Ahead of a highly anticipated Friday meeting in Geneva between the top U.S. and Russian diplomats over the escalating Ukraine crisis, anti-war progressives around the world are pressuring leaders of the nuclear-armed nations to prioritize diplomacy in the pursuit of de-escalation and peace.
"Practically speaking, the path to peace does require mutual accommodation by all parties."
As The Nation's Katrina vanden Heuvel, president of the American Committee for U.S.-Russia Accord, put it in her Tuesday column for The Washington Post: "In the technical argot of diplomacy, what's going on in the Ukraine crisis is nuts."
"With the United States desperately needing to focus attention and resources on the challenges posed by the pandemic, debilitating economic inequality, severe racial division, and catastrophic climate change, and as the administration positions itself to take on China," she wrote, "the last thing we need is a war by proxy or, God forbid, directly with the Russians over Ukraine."
A diverse coalition of 15 groups similarly warned in a letter to the White House earlier this month that "continuing engagement is necessary to avert a military conflict that will harm the interests of the United States, harm innocent civilians in Ukraine, and risk spiraling into a potentially catastrophic war between the world's two leading nuclear powers."
Following several rounds of failed negotiationsand Washington's allegations that Russia building up troops along its border with Ukraine signals an imminent invasion, despite denials from MoscowU.S. Secretary of State Antony Blinken and Russian Foreign Minister Sergey Lavrov plan to sit down together in Geneva on Friday.
After saying during a Wednesday night press conference that a "minor incursion" by Russia into Ukraine could mean "we end up having a fight" with North Atlantic Treaty Organization (NATO) allies about how to respond, U.S. President Joe Biden amped up his rhetoric.
Biden told reporters on Thursday that he has made it "absolutely clear" during direct talks with Russian President Vladimir Putin that any troops moving across the Ukrainian border "is an invasion, and it will be met with severe and coordinated economic response."
Aligning with that message, Blinken said Thursday that any invasion would be met with a "swift, severe, and united response," and any sanctions would be "complimentary, mutually reinforcing, and closely coordinated."
Putin and Lavrov, meanwhile, continue to raise alarm about NATO expansion and oppose former Soviet states joining the decades-old military alliance.
U.S. negotiator Wendy Sherman has called Moscow's demand for barring Ukraine from joining NATO a "nonstarter," though critics have pointed to the alliance's eastward push over the last several decades as the main driver of tension in the region.
As Medea Benjamin and Nicolas J. S. Davies of the anti-war group CodePink noted in a Wednesday opinion piece for Common Dreams, "The United States bears much responsibility for this crisis by supporting the violent overthrow of the elected government of Ukraine in 2014, backing NATO expansion right up to Russia's border, and arming and training Ukrainian forces."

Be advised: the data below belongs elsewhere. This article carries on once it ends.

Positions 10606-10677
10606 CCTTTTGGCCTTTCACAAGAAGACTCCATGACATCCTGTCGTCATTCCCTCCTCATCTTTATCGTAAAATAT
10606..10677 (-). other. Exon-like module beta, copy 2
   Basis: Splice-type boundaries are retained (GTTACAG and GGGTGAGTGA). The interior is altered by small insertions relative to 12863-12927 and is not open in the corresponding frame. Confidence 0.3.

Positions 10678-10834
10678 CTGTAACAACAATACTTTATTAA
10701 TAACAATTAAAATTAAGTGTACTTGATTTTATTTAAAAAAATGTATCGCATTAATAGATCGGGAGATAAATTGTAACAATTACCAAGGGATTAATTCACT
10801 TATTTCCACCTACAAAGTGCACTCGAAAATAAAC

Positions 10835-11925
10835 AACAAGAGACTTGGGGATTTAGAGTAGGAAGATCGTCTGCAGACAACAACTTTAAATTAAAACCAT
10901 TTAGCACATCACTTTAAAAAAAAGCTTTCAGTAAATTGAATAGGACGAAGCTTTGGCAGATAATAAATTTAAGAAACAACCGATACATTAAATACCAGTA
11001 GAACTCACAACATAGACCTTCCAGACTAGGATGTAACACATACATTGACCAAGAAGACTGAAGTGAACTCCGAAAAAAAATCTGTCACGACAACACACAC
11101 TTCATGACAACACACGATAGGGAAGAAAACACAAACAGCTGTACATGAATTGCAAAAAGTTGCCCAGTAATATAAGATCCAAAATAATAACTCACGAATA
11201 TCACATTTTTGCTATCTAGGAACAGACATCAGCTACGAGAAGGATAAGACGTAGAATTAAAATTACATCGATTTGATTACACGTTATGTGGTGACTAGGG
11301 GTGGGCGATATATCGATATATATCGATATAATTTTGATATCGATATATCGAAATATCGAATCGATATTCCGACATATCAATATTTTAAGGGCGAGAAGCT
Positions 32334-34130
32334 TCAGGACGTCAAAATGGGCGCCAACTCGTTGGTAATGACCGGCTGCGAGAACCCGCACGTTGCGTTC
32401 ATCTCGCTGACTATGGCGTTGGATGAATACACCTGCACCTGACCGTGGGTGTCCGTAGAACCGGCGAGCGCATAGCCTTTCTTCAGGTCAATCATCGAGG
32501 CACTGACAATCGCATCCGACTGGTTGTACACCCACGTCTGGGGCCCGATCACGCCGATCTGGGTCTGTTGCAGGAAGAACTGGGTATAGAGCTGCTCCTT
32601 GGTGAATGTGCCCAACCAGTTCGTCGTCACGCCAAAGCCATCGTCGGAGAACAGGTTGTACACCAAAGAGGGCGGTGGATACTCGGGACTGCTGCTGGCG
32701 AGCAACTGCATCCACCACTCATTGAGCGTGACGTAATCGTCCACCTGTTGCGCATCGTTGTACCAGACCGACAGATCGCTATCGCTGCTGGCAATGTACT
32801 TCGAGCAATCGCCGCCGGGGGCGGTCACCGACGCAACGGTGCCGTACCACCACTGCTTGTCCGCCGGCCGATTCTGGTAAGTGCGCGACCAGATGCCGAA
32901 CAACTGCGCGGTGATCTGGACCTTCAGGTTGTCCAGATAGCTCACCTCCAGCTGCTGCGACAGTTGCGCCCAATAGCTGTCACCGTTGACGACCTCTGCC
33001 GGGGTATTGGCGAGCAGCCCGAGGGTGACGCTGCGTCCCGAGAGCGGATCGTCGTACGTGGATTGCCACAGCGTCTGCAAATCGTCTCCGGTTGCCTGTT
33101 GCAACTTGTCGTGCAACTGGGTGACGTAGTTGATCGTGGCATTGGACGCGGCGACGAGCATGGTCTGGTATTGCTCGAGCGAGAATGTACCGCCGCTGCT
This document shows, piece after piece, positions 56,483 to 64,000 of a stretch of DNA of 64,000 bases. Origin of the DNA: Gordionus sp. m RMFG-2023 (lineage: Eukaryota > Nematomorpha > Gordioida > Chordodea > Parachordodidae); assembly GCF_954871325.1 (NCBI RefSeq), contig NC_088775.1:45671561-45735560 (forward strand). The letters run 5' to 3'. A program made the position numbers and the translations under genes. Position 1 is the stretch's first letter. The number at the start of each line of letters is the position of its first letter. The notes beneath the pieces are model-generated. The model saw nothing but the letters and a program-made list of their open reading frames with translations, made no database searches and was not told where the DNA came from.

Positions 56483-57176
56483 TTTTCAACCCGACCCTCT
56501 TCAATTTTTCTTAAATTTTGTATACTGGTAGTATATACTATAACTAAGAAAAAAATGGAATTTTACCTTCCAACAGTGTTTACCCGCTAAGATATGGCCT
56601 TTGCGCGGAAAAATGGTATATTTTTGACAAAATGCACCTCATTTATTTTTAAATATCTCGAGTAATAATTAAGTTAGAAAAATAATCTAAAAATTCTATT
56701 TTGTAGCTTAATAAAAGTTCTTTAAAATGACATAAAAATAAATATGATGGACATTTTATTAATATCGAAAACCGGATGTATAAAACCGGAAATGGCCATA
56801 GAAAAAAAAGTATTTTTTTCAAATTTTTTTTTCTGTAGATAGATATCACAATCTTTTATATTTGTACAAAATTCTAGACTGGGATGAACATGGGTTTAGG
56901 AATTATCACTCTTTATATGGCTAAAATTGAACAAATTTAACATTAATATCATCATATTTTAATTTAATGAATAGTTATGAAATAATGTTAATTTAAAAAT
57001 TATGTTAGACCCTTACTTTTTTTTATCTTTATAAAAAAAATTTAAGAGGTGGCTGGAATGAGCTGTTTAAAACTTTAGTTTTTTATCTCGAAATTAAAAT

"Biden's failure to acknowledge Russia's legitimate security concerns has led to the present impasse," Benjamin and Davies added, "and Cold Warriors within his administration are threatening Russia instead of proposing concrete measures to de-escalate the situation."
In her piece for the Post, vanden Heuvel wrote that "Ukraine provides an opportunity for Biden" to engage in the kind of diplomacy he promised when taking office. Pointing to 1950s negotiations over Austria as a potential model, she outlined what a "tough compromise" on Ukraine could look like:
The Russians would have to guarantee Ukrainian independence and agree to curb threatening military maneuvers even in its own territory. The United States would have to shelve delusions about NATO. Ukrainians would have to accept a federalized system that would provide guarantees for its Russian-speaking population. Both Putin and Biden would face harsh criticism from hawks prattling about surrender and credibility.
The hawkish path plays better among the armchair warriors and the ex-spook commentators in the United States. But it will prove once more to be a costly folly. Moreover, Americans are sick of endless battles in far-off countries. Biden may well find a true settlement far more popular than continued tension. The question is whether Putin and Biden feel strong enough to choose restraint, dialogue, and engagement rather than to stumble toward war.
Warning Wednesday that "nuclear powers need to tread carefully around each other," attorney and activist Mitchell Zimmerman made a similar argument.
"Ukraine has the right to defend itself, the right to conduct its internal affairs as it pleases, and the right not to be dismembered by a powerful neighbor," he wrote for OtherWords. "However, it's a sad reality of international affairs that powerful nations tell themselves that they (but no one else) have the right to meddle in the affairs of weaker neighbors."
"Avoiding war doesn't necessarily mean that the rights and interests of smaller nations have to be abandoned," he continued. "But practically speaking, the path to peace does require mutual accommodation by all parties."
While acknowledging that "finding the right accommodation may not be easy,"Zimmerman asserted that "it is not unreasonable for the Russians not to want a hostile allianceand potentially nuclear weaponsalong their border. But Russia's key interests do not reasonably include dismembering Ukraine."
"Meanwhile the U.S. is not crazy for wanting Ukraine to be free to connect economically and culturally with Western Europe," he added. "But it's not a key interest, requiring a confrontation between nuclear-armed states, to insist that Ukraine has the 'right' to join NATO."